When the 20 agents arrived bearing a search warrant at her Ventura County farmhouse door at 7 a.m. on a Wednesday a couple weeks back, Sharon Palmer didn't know what to say. This was the third time she was being raided in 18 months, and she had thought she was on her way to resolving the problem over labeling of her goat cheese that prompted the other two raids. (In addition to producing goat's milk, she raises cattle, pigs, and chickens, and makes the meat available via a CSA.)
But her 12-year-old daughter, Jasmine, wasn't the least bit tongue-tied. "She started back-talking to them," recalls Palmer. "She said, 'If you take my computer again, I can't do my homework.' This would be the third computer we will have lost. I still haven't gotten the computers back that they took in the previous two raids."
As part of a five-hour-plus search of her barn and home, the agents -- from the Los Angeles County District Attorney's office, Los Angeles County Sheriff, Ventura County Sheriff, and the California Department of Food and Agriculture -- took the replacement computer, along with milk she feeds her chickens and pigs.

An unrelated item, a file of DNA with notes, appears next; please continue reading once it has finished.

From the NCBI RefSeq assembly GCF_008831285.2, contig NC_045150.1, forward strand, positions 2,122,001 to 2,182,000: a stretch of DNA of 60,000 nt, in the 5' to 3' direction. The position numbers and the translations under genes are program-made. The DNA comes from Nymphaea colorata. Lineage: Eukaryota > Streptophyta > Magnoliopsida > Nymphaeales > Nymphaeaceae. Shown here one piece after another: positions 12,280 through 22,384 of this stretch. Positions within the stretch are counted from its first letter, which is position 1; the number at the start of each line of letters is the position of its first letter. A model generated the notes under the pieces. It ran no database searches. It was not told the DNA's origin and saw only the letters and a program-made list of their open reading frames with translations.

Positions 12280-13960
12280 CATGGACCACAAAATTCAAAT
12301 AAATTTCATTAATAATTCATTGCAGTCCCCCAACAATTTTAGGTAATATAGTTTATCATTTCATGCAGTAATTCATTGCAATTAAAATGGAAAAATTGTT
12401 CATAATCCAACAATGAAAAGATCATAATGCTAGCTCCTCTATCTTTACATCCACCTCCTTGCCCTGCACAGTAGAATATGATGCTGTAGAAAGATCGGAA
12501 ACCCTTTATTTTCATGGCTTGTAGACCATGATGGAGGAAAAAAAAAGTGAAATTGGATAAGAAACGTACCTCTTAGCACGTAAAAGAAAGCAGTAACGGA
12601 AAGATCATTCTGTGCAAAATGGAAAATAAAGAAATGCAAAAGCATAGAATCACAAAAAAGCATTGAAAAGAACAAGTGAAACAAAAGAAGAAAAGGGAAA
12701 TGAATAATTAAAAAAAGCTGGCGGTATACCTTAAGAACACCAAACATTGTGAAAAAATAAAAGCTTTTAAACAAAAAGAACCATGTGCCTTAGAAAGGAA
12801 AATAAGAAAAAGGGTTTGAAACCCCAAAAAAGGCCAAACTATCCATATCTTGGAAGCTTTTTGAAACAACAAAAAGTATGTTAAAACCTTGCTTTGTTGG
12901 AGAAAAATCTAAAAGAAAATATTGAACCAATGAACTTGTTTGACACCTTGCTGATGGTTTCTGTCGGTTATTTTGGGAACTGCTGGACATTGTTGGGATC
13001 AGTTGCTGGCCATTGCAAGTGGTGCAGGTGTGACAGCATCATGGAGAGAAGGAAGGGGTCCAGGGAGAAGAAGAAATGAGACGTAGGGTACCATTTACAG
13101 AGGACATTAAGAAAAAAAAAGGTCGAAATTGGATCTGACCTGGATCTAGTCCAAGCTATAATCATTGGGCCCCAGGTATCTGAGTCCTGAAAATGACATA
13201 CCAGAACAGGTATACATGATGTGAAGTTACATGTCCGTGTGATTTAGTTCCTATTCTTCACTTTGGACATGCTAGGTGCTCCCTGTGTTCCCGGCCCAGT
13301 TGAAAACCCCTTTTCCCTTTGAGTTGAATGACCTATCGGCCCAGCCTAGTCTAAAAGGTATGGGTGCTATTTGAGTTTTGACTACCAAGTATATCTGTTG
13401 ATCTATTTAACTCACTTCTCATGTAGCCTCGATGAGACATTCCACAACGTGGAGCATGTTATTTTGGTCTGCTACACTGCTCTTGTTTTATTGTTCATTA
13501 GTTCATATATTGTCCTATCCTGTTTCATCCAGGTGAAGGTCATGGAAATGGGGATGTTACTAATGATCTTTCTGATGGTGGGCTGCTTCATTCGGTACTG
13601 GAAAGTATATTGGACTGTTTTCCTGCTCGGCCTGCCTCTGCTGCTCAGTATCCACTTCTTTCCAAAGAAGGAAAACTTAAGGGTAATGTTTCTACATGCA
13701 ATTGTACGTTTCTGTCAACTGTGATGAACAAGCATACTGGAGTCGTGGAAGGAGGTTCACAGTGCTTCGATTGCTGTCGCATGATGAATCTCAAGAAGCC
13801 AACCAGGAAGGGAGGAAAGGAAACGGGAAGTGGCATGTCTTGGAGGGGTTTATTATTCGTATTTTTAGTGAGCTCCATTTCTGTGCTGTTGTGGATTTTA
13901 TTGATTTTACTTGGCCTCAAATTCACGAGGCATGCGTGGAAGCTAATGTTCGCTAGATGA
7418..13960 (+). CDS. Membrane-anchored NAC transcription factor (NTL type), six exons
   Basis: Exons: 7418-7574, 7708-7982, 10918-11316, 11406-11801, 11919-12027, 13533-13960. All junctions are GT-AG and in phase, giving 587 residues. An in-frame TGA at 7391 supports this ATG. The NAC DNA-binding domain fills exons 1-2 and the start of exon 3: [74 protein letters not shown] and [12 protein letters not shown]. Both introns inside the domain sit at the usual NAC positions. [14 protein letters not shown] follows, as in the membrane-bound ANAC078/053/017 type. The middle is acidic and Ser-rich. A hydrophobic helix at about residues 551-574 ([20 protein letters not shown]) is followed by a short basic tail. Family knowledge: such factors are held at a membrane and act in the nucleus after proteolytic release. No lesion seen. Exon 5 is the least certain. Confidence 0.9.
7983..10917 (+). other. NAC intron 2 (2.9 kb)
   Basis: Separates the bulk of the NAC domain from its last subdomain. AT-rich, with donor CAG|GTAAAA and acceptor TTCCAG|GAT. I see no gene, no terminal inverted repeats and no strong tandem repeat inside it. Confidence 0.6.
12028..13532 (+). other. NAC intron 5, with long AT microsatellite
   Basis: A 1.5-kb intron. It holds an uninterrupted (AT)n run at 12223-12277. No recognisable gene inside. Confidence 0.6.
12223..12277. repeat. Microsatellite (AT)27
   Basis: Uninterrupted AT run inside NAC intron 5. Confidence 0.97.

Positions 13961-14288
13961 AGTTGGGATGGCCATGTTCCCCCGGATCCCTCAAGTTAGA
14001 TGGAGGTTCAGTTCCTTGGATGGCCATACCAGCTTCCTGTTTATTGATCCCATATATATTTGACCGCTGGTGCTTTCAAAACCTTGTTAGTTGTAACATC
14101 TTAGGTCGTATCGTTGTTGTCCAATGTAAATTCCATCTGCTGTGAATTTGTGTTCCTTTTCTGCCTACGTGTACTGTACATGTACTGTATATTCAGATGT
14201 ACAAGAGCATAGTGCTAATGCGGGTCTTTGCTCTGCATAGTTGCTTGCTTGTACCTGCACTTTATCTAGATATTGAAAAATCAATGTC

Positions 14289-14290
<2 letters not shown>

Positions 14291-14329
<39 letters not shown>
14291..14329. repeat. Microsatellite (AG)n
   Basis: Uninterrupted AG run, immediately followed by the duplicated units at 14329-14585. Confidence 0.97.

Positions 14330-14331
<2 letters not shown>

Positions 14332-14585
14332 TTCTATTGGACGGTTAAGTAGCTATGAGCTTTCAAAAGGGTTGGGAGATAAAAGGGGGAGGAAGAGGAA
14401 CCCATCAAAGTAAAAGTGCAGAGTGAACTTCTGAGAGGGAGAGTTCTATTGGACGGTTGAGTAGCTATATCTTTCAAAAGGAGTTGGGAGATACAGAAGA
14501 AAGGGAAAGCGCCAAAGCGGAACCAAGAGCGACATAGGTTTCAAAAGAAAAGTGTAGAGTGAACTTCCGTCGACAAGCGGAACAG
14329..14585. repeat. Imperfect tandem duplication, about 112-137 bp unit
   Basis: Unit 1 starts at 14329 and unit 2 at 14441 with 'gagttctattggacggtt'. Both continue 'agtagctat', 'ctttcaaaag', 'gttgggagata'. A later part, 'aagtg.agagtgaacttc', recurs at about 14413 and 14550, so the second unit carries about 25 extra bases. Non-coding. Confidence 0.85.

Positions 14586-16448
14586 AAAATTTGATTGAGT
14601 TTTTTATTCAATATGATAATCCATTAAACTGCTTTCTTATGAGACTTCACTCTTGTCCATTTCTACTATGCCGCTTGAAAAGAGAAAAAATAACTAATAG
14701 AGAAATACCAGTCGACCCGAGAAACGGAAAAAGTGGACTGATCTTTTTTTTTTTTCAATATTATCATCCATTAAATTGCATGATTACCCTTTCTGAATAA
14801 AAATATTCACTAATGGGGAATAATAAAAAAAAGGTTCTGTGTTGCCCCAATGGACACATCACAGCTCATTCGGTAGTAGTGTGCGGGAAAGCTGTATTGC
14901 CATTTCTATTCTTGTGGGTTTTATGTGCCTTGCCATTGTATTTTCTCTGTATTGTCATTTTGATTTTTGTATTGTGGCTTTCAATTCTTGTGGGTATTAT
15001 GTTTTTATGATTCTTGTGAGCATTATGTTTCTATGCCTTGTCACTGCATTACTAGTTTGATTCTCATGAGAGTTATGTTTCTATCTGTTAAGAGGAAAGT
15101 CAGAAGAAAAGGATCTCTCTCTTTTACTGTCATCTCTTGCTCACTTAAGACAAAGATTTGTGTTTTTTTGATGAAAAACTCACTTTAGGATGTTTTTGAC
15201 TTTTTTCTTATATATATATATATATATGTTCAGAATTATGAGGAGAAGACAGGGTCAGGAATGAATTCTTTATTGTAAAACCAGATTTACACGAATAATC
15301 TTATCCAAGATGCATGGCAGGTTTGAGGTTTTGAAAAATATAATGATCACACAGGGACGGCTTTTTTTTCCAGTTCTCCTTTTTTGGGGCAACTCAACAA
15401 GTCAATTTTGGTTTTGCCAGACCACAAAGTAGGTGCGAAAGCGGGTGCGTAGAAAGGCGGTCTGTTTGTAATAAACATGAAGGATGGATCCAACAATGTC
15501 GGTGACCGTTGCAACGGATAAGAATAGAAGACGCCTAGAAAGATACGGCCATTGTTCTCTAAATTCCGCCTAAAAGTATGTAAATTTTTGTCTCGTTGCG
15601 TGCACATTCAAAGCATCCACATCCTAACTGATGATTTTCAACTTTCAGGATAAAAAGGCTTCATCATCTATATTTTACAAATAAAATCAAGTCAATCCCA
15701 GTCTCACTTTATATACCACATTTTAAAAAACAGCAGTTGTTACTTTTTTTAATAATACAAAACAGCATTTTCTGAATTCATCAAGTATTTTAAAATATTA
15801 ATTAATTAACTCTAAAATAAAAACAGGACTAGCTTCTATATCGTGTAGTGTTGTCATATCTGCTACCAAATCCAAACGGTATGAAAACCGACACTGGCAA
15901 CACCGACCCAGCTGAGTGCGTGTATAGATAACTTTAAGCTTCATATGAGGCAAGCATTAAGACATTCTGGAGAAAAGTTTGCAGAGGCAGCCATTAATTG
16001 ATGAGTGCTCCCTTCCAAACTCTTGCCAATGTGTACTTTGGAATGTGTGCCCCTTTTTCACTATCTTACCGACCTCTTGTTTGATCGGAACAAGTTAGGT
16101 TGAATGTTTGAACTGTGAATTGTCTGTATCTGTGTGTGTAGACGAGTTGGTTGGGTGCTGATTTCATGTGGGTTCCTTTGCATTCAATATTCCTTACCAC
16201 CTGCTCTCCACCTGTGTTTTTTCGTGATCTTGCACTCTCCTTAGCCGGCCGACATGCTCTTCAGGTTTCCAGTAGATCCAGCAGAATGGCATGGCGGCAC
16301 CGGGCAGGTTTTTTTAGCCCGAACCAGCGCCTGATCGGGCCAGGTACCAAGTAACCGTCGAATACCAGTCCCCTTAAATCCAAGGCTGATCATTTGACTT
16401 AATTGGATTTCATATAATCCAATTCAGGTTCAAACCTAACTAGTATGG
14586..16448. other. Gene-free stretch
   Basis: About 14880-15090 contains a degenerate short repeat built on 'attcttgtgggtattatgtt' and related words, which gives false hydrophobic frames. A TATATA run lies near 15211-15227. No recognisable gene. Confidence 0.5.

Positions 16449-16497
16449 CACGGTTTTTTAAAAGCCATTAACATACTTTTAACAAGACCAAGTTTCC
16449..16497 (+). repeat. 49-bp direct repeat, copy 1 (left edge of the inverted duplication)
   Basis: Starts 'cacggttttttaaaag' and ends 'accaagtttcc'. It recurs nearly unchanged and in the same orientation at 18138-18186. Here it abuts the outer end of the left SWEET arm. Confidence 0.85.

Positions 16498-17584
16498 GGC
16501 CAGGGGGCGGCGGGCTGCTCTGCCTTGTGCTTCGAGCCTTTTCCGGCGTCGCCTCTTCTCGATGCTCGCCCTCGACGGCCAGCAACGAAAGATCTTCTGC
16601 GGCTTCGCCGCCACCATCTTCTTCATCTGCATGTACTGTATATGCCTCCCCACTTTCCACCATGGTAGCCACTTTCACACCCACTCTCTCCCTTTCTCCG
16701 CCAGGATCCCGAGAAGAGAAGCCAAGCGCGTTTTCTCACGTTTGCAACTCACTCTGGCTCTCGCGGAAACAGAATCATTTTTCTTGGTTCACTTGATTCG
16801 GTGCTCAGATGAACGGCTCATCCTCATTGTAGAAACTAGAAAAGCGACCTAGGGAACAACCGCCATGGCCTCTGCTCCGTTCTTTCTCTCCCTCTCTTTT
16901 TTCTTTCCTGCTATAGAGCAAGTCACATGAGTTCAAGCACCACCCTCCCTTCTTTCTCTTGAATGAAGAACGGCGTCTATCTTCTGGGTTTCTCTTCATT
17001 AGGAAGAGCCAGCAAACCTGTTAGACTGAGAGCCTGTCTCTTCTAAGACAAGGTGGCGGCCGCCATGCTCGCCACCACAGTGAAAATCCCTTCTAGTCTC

While no one will say officially what the purpose of this latest raid was, aside from being part of an investigation in progress, what is very clear is that government raids of producers, distributors, and even consumers of nutritionally dense foods appear to be happening ever more frequently. Sometimes they are meant to counter raw dairy production, other times to challenge private food organizations over whether they should be licensed as food retailers.
There was a time when 'raw milk' was known as 'milk'. In any event, this raw milk thing appears to be a practice that's engaged in by consenting adults.